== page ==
The Tall Man

THERE were two thoughts in my head as I let the marten out of the trap.

One was that Louis and I must part; the other that God has made his creatures very brave, — that marten had whisked off into the woods as coolly as if he had four good legs. I, who could not go where I wanted to, and was no longer brave, went home to find Louis: I would not go on being defied by him, and that was all there was about it.

Curiously enough, it was the disregard of my law against trapping that rankled in me; not the other — and bigger—order that Louis would not obey. Yet when I came upon him, chopping lightwood behind our camp, the rough words on my tongue stayed there. If I sent off Louis, what would become of me? For the small things I could still see on that November morning cut into me, as the smell of the cooking breakfasts in a careless town might cut into a man going through it to the scaffold: they were not for me any more; I was no longer concerned with them; unless Louis — I would make one more try with Louis before I told him to go where he pleased and let me start on my last journey alone.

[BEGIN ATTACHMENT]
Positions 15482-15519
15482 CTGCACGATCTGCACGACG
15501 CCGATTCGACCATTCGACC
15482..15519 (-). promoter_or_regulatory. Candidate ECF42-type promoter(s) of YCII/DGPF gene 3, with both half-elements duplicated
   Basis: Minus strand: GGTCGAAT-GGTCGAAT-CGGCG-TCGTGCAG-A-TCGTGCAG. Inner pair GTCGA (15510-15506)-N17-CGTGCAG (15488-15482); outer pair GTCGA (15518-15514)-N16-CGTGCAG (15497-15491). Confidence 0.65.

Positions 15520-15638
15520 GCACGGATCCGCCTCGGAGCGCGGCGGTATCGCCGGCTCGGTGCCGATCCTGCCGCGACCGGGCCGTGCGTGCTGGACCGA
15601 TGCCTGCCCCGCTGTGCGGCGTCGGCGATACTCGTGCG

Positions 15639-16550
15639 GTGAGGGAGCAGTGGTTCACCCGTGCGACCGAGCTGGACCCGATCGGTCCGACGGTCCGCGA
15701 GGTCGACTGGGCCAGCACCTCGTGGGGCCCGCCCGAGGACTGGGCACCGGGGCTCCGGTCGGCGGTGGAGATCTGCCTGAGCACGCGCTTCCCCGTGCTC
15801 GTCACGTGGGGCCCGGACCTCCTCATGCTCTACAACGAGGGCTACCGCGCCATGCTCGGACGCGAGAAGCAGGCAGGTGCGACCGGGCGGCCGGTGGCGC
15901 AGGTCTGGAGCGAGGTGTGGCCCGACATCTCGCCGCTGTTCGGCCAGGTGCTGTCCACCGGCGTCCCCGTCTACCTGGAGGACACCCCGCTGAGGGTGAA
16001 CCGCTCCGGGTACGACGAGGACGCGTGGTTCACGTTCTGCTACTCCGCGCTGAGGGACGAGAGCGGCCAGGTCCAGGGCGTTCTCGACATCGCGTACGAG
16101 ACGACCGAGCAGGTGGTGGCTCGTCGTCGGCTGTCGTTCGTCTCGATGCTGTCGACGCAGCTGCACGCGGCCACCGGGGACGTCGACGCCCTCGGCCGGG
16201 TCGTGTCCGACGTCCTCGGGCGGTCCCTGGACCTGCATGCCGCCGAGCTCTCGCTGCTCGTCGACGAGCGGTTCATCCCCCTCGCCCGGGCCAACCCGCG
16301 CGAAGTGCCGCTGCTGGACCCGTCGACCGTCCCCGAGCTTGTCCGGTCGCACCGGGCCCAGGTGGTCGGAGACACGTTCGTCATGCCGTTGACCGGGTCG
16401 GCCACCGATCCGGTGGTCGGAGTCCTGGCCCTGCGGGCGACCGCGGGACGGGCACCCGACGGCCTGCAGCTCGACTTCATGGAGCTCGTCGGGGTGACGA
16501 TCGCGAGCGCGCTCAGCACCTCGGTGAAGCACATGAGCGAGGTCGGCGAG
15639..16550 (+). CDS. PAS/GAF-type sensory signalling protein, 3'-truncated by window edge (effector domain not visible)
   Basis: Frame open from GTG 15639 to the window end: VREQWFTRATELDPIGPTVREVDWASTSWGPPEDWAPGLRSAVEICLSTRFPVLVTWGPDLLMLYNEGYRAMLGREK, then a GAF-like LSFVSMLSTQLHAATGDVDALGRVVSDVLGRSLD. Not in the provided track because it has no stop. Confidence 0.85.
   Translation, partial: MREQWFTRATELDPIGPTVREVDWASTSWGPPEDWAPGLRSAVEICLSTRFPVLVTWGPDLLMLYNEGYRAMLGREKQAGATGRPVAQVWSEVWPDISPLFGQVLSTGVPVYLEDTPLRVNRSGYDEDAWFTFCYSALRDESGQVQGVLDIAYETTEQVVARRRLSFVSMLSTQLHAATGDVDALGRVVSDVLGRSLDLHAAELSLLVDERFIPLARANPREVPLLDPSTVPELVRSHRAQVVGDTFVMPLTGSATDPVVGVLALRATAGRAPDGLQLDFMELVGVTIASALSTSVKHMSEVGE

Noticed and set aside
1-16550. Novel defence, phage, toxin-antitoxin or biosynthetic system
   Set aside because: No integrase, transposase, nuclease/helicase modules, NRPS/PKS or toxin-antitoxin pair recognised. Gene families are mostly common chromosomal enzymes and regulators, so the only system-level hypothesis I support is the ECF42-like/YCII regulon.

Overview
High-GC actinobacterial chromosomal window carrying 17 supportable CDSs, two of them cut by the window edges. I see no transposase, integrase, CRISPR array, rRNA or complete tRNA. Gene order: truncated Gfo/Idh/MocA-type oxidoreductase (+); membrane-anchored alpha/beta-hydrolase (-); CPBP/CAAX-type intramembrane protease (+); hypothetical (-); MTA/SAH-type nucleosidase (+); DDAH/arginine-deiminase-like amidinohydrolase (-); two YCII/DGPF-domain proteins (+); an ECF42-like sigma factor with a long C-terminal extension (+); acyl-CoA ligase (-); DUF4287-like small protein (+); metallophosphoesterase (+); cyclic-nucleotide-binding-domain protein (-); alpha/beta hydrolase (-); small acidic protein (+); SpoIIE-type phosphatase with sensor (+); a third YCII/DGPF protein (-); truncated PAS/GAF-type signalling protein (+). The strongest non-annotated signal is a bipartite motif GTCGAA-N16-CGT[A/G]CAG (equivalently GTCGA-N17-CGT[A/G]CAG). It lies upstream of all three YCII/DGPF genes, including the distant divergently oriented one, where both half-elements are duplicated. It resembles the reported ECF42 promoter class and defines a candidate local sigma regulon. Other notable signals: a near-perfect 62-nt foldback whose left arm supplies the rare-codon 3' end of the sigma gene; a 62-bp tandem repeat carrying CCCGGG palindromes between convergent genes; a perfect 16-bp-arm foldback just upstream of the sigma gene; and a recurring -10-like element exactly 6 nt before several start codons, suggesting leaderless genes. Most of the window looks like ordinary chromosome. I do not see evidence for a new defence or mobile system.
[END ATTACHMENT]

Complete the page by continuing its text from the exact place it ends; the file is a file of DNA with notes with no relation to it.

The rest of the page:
While I stood, the yellow sunshine dazzled me — as it would not dazzle me long — where it glinted from the silver stems of the stunted birches, and turned topaz through the stubborn banners of the few last leaves. But if there were beauty abroad it did not warm me. Over the noise of Louis’s chopping I spoke angrily. His axe rose and fell as if I did not exist.

I had never seen him sullen before; but I was more sullen myself, and with a better reason. I had prayed all the prayers I knew, to a God who must have known them better than I did, for He said nothing in answer. I did not speak as I had meant to about the marten: I was in a worse trap myself, and there was not a human soul but Louis to help me out of it. It was that thought which made me ask an unquiet question quietly.

“Louis, why won’t you take me through the woods to Caraquet?”

Indian like, he never turned. He said, “Must catch eels for winter. Going out to Spider Lake.”

Now my friendship with Louis, as outcasts together, had not had many lies in it; and this one was a lie for a fool. There had been no rain for two months of the driest autumn I ever saw, and the eels were of course in the mud, and uncatchable.

“I never knew you afraid to go anywhere before,” I retorted, and it was only a cheap sneer to match his lie; the thought had never entered my head. I was thoroughly astounded when he turned round on me.